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FFI reflects back on our work with BAT as we begin our new phase of the partnership
The British American Tobacco Biodiversity Partnership (BATBP), a collaboration of BAT, Fauna & Flora International (FFI), Tropical Biology Association and the Earthwatch Institute, has recently completed its second term. The partners are pleased to announce the launch of the third five-year term starting in 2011.
“The Partnership has proven how collaboration between BAT and the NGO partners can make a difference to the company’s biodiversity impacts,” said Anna Lyons, Conservation Partnerships, FFI. “By working together, we have shown that agricultural supply chains can become more sustainable.”
BATBP has been going strong for a decade now. The Partnership’s success has meant real change on the ground for biodiversity conservation. Some key achievements over the last five years are listed below.
Biodiversity Risk and Opportunity Assessment (BROA)
FFI helped BAT to adopt BROA as the core tool to drive change around biodiversity management within the company. To date, 19 BAT leaf growing companies across the globe have completed BROAs and developed their action plans. Working with local NGOs or Universities to help identify the risks and opportunities was a valuable process. All leaf growing operations are now busy implementing their plans for 2011.
BROA has catalysed a range of activities that greatly extends the reach of the Partnership. The BATBP BROA work was highlighted in The Economics of Ecosystems and Biodiversity (TEEB) and is a tool the Partnership will make publicly available in 2011. In addition, a global biodiversity risk mapping tool was developed to enable an overview of biodiversity risk.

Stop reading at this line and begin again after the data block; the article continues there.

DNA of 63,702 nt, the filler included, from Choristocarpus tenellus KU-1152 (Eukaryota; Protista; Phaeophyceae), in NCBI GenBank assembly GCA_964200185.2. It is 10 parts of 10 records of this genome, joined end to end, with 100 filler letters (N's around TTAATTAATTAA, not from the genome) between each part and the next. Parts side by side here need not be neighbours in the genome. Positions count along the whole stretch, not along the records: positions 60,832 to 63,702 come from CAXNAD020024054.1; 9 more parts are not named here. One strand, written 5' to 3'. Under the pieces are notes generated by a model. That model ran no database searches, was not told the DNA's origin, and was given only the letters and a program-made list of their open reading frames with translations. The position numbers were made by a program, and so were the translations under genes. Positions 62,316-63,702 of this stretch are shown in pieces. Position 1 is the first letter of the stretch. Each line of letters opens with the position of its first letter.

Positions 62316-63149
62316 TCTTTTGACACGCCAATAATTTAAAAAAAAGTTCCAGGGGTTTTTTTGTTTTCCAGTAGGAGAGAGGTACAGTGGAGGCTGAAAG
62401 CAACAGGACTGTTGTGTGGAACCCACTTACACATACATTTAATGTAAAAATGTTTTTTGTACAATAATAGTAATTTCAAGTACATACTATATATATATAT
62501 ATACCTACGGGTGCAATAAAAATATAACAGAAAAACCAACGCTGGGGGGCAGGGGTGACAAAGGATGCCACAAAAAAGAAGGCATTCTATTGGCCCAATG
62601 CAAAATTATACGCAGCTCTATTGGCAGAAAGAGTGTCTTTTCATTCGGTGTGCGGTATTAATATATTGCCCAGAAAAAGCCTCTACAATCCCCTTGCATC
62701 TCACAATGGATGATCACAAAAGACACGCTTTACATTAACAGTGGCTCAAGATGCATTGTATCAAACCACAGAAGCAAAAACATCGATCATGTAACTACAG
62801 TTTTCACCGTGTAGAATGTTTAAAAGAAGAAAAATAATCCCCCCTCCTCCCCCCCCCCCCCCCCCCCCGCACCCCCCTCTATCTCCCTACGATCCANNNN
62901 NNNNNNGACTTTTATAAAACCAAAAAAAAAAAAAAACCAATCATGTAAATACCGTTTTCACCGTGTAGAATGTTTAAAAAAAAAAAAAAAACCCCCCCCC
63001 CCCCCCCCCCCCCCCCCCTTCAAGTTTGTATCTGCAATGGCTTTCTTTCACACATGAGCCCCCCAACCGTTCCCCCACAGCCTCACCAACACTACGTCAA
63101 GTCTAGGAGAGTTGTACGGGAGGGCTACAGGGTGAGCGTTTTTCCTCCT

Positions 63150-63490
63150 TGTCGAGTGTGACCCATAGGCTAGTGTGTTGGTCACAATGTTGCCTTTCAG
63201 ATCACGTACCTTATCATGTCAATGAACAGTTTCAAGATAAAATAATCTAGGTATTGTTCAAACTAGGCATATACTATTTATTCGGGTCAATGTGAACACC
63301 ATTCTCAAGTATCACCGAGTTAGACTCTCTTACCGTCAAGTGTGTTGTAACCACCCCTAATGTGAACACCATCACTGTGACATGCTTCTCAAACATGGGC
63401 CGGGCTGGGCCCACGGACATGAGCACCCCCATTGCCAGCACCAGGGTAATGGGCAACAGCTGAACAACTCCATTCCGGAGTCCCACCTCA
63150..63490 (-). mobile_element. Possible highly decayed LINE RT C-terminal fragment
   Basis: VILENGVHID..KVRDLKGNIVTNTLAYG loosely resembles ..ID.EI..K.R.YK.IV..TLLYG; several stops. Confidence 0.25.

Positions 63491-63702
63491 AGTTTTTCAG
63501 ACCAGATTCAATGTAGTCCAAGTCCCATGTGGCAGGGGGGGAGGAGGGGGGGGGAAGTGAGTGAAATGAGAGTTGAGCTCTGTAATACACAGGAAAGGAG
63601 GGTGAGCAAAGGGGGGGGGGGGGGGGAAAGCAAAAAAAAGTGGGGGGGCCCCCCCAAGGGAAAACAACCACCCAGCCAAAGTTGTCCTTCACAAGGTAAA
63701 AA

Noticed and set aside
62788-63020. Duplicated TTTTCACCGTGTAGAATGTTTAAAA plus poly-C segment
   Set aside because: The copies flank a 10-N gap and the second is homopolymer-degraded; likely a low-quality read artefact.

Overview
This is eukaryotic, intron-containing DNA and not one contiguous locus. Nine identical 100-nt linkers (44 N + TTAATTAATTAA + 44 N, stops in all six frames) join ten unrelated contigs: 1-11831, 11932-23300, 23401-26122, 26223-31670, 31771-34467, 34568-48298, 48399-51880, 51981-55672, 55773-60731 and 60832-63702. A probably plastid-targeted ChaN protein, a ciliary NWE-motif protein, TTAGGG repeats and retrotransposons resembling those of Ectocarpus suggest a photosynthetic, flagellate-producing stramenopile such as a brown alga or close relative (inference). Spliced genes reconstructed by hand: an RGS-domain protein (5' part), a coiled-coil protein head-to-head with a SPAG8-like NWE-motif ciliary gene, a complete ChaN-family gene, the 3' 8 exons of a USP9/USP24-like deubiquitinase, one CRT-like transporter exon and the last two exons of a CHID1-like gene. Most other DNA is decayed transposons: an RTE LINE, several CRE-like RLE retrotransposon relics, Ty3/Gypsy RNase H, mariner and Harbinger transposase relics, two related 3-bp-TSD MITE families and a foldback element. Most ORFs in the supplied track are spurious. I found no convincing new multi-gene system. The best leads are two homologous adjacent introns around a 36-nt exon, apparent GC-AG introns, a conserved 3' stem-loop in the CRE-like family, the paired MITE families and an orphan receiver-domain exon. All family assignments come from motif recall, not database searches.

Supporting high-impact conservation
One of the key objectives of the BATBP has been to direct support to the NGO partners’ biodiversity conservation initiatives. The partnership has enabled FFI to continue and expand our work in many projects around the world, including:
Making a difference in tobacco growing areas
Over the last five years the BATBP supported several projects that help BAT to more actively manage impacts and dependencies on biodiversity and ecosystem services in leaf growing operations.
These range from identifying the best ways to start converting eucalyptus plantations to native forest in Chile and Sri Lanka to developing the protection of an important agricultural watershed in Lombok, Indonesia. See the case study below for a project that FFI has been working on in Brazil.
CASE STUDY: Brazil Green Corridor
Developing and implementing a conservation model for the Araucaria forest landscape
FFI and our partner Brazilian NGO Sociedade de Pesquisa em Vida Selvagem e Educação Ambiental (SPVS) have led an initiative to help BAT Brazilian subsidiary Souza Cruz explore ways to encourage a green corridor through the tobacco-farming landscape of Paraná State. Araucaria forest in the area is rich in biodiversity but is increasingly fragmented and threatened.
Many of the forest remnants survive on small farms in varying degrees of degradation. We saw the opportunity to work together to engage farmers in protecting these forest patches to conserve biodiversity.
The project aims to assist small farmers in Souza Cruz’s tobacco supply chain in complying with Brazilian forest conservation law. The law requires farmers to set aside 20% of their land for biodiversity maintenance or recolonisation as a ‘forest reserve’. It also mandates the permanent protection of vulnerable elements of the landscape such as water course buffer zones, which act as a natural connector through the landscape.
The collaboration of FFI, SPVS and Souza Cruz has made great strides:
❝At present, we think that British American Tobacco is the only agricultural multinational to have conducted a biodiversity risk assessment of its entire worldwide tobacco leaf operations. This means it can base decisions on the real, on-the-ground circumstances of its leaf-growing operations in a strategic manner.❞